NUSA DUA, INDONESIA – Three days before U.S. President Donald Trump took office in January 2017, Chinese President Xi Jinping portrayed Beijing as the champion and defender of globalization at the Davos World Economic Forum amid rising fears of trade protectionism.
A few months later, as Xi launched a forum on China’s vast “Belt and Road” effort, promising to spread Chinese investment and soft power through the world, it appeared his country’s global stature was rising.
But now the luster on Beijing’s trade and investment story has dulled amid rising U.S. tariffs, higher interest rates and capital flight from emerging markets, all of which threaten to erode global growth.
At the International Monetary Fund and World Bank annual meetings on the Indonesian resort island of Bali, some of that sentiment spilled into the open.
“I think there is a broad view growing in the West that China has in some ways taken advantage of the system,” said Charles Dallara, former head of the Institute of International Finance, who attended the meetings. “It reminds me of the view in the West of Japan in the 1980s, very much so.”
Calls to fix global trading rules are tellingly coming not just from the Trump administration. IMF Managing Director Christine Lagarde last week laid out what needs to be done.
“This means looking at the distortionary effects of state subsidies, improving the enforcement of intellectual property rights, and taking steps to ensure effective competition — to avoid the excesses of market-dominant positions,” she said at a trade conference during the Bali meetings.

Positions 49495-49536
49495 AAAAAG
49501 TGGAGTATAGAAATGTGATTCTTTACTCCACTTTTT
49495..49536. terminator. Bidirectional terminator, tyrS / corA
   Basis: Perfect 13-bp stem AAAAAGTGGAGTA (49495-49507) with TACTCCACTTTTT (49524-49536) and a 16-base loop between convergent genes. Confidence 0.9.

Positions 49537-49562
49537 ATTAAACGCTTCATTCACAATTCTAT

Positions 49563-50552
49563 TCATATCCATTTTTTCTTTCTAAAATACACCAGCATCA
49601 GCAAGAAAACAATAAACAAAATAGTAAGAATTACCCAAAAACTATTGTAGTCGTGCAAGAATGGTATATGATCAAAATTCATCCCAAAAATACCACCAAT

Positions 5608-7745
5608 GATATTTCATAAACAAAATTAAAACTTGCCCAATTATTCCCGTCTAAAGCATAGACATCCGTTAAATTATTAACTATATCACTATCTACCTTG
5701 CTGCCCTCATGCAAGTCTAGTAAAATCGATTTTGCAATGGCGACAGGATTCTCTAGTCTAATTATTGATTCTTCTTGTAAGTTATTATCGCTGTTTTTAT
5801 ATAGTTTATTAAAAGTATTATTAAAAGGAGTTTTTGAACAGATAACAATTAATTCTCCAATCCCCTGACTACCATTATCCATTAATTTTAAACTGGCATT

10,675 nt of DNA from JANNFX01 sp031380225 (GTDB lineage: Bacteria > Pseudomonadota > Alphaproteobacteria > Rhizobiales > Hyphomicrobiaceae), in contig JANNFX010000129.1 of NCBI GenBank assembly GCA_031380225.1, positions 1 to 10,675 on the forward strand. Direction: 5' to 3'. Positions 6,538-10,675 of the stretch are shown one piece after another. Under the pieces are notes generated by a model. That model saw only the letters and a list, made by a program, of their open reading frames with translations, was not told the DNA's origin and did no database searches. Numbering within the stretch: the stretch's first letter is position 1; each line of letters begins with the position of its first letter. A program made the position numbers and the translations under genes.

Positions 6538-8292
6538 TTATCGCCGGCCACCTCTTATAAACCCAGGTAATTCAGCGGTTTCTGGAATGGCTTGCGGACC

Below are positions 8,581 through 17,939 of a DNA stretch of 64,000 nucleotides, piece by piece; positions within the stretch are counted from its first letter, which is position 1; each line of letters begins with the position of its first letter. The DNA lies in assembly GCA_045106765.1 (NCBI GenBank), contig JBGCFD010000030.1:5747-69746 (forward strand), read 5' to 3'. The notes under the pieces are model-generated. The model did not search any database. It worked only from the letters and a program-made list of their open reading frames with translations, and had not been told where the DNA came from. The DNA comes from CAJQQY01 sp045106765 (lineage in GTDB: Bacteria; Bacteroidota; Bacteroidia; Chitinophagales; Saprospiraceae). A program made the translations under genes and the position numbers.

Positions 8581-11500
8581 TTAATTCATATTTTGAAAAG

Lagarde did not mention China, but all those issues are charges frequently leveled by the Trump administration. Others were less restrained.
“We absolutely need to address the issue of overcapacities in China. Nobody can say that this is not a problem. This has to be dealt with,” European Commissioner for Economic and Financial Affairs Pierre Moscovici said at the same event.
U.S. Treasury Secretary Steven Mnuchin struck a more confident tone at the Bali meetings compared with similar gatherings over the last year, when he was the target of near-universal criticism over Trump’s tariff plans.
Fresh off a deal to revamp the North American Free Trade Agreement with Mexico and Canada, and with trade talks coming soon with the European Union and Japan, the U.S. administration is trying to build a coalition of allies to revamp global trade rules to combat technology transfer and other trade policies it associates with China.
Mnuchin said U.S. allies first viewed Trump’s trade views as simply protectionist but now have a better understanding of his desire for “free, fair and reciprocal trade.”
“This is not a coalition to pressure China. This is a coalition of like-minded people who have very similar issues as it relates to China,” Mnuchin said.
China is still a major political and economic power, but Chinese officials appeared more on the defensive last week, with the tone of debate at some IMF forums shifting more quickly than Beijing may have expected.